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Rolebuilding – Identity Thief
I’ll Do More with Your Life Than You Ever Could
Welcome to Rolebuilding, where I blend my fraternal twin hobbies of tabletop roleplaying games and Magic: The Gathering for your delight and amusement! In this series we choose a role or character from the realms of Dungeons & Dragons and embark on a deck construction quest based on their motivations. Today we’re playing a mischievous, murderous player character: Changeling Rogue. Let’s dive in!
Eberron: Rising From the Last War tells us, “Changelings can shift their forms with a thought. Many changelings use this gift as a form of artistic and emotional expression. It’s also an invaluable tool for grifters, spies, and others who wish to deceive. This leads many people to treat changelings with suspicion.” Because most people fear them, changelings try to blend in. Some might live their whole lives with one chosen identity, without making anyone aware – even their own family – that they are shapechangers. Others embrace their abilities and might create different identities for different situations even within the same hour of a day.
Ph.D in Manipulation
We will be embracing our shapechanging nature for this Rolebuild, but we’ll live somewhere in between those two extremes. Our rogue uses their shapechanging nature to adopt the personas of other people immediately after relieving them of their last breath. Our targets are typically the rich, powerful, and corrupt. Why do we do this? Maybe we work for a shadowy syndicate intent on establishing world peace or maintaining a philosophical balance on the geopolitical stage. Perhaps we’re following our own moral imperative and don’t like when bad people get away with bad things. We could also be working for a powerful government who wants to use our talents to facilitate a peaceful takeover of a rival.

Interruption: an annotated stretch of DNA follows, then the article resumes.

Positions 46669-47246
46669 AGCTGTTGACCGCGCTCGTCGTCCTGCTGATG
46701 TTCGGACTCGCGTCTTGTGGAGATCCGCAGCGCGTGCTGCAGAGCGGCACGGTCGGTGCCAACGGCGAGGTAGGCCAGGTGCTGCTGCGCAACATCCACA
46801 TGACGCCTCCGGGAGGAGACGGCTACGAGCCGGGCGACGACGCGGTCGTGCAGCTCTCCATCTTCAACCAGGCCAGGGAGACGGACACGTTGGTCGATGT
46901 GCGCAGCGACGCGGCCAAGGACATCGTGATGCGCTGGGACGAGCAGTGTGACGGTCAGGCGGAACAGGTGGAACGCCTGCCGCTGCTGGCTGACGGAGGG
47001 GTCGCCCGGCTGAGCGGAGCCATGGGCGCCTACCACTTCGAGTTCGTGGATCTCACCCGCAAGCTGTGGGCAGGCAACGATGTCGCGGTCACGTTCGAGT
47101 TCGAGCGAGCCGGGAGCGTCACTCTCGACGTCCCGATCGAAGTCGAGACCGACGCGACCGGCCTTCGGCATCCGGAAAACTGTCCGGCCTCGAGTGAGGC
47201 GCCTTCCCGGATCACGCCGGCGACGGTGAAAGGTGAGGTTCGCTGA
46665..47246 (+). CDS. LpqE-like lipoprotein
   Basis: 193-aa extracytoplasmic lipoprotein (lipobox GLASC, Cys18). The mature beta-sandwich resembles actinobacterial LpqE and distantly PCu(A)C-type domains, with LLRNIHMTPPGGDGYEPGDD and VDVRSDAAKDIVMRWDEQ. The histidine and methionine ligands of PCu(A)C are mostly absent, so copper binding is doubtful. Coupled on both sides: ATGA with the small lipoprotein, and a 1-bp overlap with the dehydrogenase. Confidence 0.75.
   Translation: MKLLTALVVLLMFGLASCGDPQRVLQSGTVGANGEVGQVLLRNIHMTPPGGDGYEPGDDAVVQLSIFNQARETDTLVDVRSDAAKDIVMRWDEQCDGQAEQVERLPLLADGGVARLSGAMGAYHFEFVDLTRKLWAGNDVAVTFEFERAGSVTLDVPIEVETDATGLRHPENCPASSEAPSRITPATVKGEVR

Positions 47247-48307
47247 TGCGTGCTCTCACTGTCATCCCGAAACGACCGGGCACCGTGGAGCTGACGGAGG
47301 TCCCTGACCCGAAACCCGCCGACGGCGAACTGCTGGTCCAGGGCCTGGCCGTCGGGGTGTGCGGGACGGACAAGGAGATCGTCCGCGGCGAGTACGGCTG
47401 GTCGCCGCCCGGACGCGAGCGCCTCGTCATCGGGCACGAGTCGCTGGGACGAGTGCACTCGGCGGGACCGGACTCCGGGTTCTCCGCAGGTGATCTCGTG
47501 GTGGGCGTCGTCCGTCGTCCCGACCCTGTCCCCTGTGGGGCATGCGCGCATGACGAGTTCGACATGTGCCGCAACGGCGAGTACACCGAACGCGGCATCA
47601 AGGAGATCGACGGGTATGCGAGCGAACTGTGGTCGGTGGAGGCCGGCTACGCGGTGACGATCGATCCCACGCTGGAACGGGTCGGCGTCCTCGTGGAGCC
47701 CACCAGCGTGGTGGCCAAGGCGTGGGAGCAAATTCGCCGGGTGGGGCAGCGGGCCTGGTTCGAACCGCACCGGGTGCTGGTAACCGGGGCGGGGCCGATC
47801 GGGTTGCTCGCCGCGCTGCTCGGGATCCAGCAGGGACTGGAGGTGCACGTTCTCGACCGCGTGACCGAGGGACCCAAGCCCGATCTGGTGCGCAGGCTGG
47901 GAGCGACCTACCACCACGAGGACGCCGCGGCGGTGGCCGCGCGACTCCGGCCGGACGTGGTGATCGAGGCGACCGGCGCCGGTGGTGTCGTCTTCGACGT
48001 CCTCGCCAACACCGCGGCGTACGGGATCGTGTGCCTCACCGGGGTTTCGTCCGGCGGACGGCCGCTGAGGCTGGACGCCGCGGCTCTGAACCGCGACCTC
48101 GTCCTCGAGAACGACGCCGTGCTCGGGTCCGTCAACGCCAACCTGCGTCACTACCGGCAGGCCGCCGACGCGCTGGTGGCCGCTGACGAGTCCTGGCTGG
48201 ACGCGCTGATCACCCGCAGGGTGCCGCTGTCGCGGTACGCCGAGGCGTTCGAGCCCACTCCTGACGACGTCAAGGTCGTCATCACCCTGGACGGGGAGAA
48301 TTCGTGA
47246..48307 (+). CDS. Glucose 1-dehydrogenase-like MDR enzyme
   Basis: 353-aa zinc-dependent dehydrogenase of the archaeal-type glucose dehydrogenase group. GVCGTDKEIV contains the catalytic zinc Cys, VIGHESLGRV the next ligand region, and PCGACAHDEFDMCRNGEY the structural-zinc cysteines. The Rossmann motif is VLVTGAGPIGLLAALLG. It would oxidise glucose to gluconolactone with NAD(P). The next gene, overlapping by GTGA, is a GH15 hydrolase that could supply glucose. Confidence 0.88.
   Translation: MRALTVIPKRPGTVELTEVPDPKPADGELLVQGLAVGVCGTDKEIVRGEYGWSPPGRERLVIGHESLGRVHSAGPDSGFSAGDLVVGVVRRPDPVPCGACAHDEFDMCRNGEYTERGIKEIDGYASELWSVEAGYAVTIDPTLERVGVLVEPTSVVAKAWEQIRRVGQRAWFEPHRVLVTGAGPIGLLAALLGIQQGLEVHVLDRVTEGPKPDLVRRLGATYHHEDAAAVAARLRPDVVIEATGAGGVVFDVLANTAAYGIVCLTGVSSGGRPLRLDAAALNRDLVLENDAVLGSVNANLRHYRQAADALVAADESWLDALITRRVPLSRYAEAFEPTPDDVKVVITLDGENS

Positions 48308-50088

Part assassin, part spy, we learn about each target through observation before taking any violent action, sometimes for months or years. We want to know their secrets, their history, their beliefs. After all, simply changing your shape does not make you become a person, especially someone like a King or Queen whose life is completely in the public eye. We need to dig deeper and understand who they are. In this stage we may transform into the form of a servant or guard so we can inconspicuously stay close to our target.
Once we assassinate our target, then the really fulfilling work begins. We become them, and we make the decisions that we think that they should make (or that we’re being paid to make). For example, if our target is a corrupt king who takes bribes from various nobles, we now have the opportunity to unwind that net of corruption from the inside out. If we target a bloodthirsty baron set on conquering other lands, becoming that baron allows us end a war before it begins. As a rogue, we have the devious skillset this sort of work requires – stealth, charisma, deception, and sleight of hand.
Our quest takes shape: assume the role of our opponent as we annihilate them with their own secrets and our knife.
You Are What You Assassinate